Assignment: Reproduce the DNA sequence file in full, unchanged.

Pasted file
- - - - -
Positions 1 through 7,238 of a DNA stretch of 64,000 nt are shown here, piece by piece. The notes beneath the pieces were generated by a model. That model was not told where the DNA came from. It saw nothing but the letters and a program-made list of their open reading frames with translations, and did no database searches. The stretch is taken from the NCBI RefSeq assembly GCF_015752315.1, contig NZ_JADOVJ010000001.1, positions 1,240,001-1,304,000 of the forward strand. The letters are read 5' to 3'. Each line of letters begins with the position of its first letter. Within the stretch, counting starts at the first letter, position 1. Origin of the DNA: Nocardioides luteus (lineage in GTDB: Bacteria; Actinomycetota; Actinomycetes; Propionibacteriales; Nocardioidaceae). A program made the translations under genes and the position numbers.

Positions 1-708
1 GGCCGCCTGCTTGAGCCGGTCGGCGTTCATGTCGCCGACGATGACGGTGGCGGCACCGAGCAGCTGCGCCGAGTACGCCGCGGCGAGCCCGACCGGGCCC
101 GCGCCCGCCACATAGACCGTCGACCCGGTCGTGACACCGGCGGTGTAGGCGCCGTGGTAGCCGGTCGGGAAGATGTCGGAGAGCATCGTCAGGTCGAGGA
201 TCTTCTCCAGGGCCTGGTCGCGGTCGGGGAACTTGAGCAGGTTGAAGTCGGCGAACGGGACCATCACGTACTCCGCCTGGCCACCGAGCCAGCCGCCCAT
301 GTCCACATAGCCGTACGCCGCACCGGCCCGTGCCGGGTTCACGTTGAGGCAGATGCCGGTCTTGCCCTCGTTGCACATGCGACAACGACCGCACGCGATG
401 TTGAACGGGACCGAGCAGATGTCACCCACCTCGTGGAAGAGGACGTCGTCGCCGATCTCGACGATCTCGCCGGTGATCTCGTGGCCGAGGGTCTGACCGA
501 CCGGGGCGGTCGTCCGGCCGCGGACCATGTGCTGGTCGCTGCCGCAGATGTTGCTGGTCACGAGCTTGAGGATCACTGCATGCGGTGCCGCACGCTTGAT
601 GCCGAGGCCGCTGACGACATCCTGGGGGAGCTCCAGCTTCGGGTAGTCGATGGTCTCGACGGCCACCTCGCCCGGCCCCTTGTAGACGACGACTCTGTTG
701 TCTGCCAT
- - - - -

Positions 1 through 7,238 of a DNA stretch of 64,000 nt are shown here, piece by piece. The notes beneath the pieces were generated by a model. That model was not told where the DNA came from. It saw nothing but the letters and a program-made list of their open reading frames with translations, and did no database searches. The stretch is taken from the NCBI RefSeq assembly GCF_015752315.1, contig NZ_JADOVJ010000001.1, positions 1,240,001-1,304,000 of the forward strand. The letters are read 5' to 3'. Each line of letters begins with the position of its first letter. Within the stretch, counting starts at the first letter, position 1. Origin of the DNA: Nocardioides luteus (lineage in GTDB: Bacteria; Actinomycetota; Actinomycetes; Propionibacteriales; Nocardioidaceae). A program made the translations under genes and the position numbers.

Positions 1-708
1 GGCCGCCTGCTTGAGCCGGTCGGCGTTCATGTCGCCGACGATGACGGTGGCGGCACCGAGCAGCTGCGCCGAGTACGCCGCGGCGAGCCCGACCGGGCCC
101 GCGCCCGCCACATAGACCGTCGACCCGGTCGTGACACCGGCGGTGTAGGCGCCGTGGTAGCCGGTCGGGAAGATGTCGGAGAGCATCGTCAGGTCGAGGA
201 TCTTCTCCAGGGCCTGGTCGCGGTCGGGGAACTTGAGCAGGTTGAAGTCGGCGAACGGGACCATCACGTACTCCGCCTGGCCACCGAGCCAGCCGCCCAT
301 GTCCACATAGCCGTACGCCGCACCGGCCCGTGCCGGGTTCACGTTGAGGCAGATGCCGGTCTTGCCCTCGTTGCACATGCGACAACGACCGCACGCGATG
401 TTGAACGGGACCGAGCAGATGTCACCCACCTCGTGGAAGAGGACGTCGTCGCCGATCTCGACGATCTCGCCGGTGATCTCGTGGCCGAGGGTCTGACCGA
501 CCGGGGCGGTCGTCCGGCCGCGGACCATGTGCTGGTCGCTGCCGCAGATGTTGCTGGTCACGAGCTTGAGGATCACTGCATGCGGTGCCGCACGCTTGAT
601 GCCGAGGCCGCTGACGACATCCTGGGGGAGCTCCAGCTTCGGGTAGTCGATGGTCTCGACGGCCACCTCGCCCGGCCCCTTGTAGACGACGACTCTGTTG
701 TCTGCCAT